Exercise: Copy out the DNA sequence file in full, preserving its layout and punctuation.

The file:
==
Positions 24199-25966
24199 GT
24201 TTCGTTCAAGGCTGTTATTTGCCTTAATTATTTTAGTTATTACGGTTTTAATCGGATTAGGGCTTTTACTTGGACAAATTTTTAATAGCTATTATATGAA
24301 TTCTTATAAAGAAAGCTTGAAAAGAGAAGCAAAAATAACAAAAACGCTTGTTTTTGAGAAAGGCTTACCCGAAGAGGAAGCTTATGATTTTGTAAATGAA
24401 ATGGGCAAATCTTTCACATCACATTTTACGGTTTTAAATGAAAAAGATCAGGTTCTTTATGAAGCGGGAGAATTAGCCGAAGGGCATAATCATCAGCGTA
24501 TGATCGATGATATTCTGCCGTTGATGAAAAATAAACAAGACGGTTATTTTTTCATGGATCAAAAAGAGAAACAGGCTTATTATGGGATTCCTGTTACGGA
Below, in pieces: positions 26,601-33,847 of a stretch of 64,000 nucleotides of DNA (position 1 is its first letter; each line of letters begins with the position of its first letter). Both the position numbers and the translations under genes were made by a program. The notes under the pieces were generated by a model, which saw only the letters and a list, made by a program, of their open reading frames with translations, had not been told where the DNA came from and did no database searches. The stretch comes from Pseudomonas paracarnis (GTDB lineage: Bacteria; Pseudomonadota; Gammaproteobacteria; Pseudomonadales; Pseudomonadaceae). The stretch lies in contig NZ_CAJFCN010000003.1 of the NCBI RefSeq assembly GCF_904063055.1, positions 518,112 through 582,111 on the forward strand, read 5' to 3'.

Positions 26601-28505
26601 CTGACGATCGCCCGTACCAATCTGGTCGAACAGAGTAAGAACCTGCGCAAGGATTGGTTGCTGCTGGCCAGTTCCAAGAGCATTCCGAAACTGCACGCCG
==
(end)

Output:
Positions 24199-25966
24199 GT
24201 TTCGTTCAAGGCTGTTATTTGCCTTAATTATTTTAGTTATTACGGTTTTAATCGGATTAGGGCTTTTACTTGGACAAATTTTTAATAGCTATTATATGAA
24301 TTCTTATAAAGAAAGCTTGAAAAGAGAAGCAAAAATAACAAAAACGCTTGTTTTTGAGAAAGGCTTACCCGAAGAGGAAGCTTATGATTTTGTAAATGAA
24401 ATGGGCAAATCTTTCACATCACATTTTACGGTTTTAAATGAAAAAGATCAGGTTCTTTATGAAGCGGGAGAATTAGCCGAAGGGCATAATCATCAGCGTA
24501 TGATCGATGATATTCTGCCGTTGATGAAAAATAAACAAGACGGTTATTTTTTCATGGATCAAAAAGAGAAACAGGCTTATTATGGGATTCCTGTTACGGA
Below, in pieces: positions 26,601-33,847 of a stretch of 64,000 nucleotides of DNA (position 1 is its first letter; each line of letters begins with the position of its first letter). Both the position numbers and the translations under genes were made by a program. The notes under the pieces were generated by a model, which saw only the letters and a list, made by a program, of their open reading frames with translations, had not been told where the DNA came from and did no database searches. The stretch comes from Pseudomonas paracarnis (GTDB lineage: Bacteria; Pseudomonadota; Gammaproteobacteria; Pseudomonadales; Pseudomonadaceae). The stretch lies in contig NZ_CAJFCN010000003.1 of the NCBI RefSeq assembly GCF_904063055.1, positions 518,112 through 582,111 on the forward strand, read 5' to 3'.

Positions 26601-28505
26601 CTGACGATCGCCCGTACCAATCTGGTCGAACAGAGTAAGAACCTGCGCAAGGATTGGTTGCTGCTGGCCAGTTCCAAGAGCATTCCGAAACTGCACGCCG